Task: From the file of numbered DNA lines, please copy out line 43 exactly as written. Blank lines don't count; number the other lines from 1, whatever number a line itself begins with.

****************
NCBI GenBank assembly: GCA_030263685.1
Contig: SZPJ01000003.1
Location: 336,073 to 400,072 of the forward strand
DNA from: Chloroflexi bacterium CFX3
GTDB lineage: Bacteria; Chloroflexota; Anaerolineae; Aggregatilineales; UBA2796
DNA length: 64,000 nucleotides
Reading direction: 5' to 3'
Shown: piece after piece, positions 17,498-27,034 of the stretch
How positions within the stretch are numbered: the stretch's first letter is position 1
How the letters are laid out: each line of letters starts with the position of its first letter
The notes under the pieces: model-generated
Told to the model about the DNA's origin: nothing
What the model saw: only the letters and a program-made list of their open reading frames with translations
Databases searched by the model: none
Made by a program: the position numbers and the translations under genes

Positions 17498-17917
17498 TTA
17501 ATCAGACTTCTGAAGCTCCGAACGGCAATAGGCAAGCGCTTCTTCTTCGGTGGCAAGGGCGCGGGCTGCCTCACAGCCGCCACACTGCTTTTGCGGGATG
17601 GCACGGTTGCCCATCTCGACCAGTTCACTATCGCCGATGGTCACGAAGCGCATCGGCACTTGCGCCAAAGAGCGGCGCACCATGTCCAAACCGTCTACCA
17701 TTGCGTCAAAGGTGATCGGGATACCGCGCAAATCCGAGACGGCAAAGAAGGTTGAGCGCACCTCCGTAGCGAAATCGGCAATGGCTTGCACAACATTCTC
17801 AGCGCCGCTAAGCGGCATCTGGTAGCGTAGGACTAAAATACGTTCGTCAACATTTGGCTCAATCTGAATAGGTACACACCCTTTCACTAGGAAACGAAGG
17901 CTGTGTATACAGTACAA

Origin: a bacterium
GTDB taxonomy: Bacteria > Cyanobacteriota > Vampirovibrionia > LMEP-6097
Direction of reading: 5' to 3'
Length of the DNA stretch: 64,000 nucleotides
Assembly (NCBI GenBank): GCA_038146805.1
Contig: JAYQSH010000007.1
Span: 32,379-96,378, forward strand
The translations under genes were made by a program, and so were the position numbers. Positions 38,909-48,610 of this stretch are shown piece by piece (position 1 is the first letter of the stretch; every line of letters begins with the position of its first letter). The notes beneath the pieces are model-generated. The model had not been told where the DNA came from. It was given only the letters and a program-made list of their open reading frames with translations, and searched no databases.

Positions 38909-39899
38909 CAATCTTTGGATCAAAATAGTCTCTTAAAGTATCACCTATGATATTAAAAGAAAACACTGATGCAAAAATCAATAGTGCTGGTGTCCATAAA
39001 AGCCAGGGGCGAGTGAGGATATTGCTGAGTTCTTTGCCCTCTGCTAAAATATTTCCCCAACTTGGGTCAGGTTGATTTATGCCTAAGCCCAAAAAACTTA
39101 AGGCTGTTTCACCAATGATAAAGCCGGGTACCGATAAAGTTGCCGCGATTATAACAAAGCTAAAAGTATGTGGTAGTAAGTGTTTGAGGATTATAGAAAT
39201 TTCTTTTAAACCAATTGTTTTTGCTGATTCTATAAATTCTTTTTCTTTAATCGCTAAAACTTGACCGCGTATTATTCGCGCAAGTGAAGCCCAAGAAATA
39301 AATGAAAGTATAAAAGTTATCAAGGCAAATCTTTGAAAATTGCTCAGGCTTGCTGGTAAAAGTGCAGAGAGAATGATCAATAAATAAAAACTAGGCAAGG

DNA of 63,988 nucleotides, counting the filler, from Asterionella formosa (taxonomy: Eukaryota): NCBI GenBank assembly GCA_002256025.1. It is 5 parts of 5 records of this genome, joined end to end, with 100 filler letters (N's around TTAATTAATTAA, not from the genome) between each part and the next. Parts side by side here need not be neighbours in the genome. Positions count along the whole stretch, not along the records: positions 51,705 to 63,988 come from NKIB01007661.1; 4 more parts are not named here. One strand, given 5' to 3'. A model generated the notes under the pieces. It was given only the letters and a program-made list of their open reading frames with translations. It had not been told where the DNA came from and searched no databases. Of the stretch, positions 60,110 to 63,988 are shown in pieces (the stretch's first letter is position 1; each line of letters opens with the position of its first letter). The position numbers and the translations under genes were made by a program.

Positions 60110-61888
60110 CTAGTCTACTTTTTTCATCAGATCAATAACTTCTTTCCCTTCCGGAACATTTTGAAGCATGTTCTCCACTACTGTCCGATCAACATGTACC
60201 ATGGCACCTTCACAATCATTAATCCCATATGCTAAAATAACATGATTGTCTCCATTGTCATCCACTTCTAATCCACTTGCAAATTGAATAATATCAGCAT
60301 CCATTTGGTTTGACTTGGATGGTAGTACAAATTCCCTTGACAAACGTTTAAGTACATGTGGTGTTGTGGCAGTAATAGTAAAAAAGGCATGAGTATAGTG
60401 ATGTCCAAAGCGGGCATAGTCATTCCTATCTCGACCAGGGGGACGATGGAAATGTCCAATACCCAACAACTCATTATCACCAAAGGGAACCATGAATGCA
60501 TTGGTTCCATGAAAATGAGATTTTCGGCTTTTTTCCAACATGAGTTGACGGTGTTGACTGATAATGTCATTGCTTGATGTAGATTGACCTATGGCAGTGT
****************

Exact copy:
60501 TTGGTTCCATGAAAATGAGATTTTCGGCTTTTTTCCAACATGAGTTGACGGTGTTGACTGATAATGTCATTGCTTGATGTAGATTGACCTATGGCAGTGT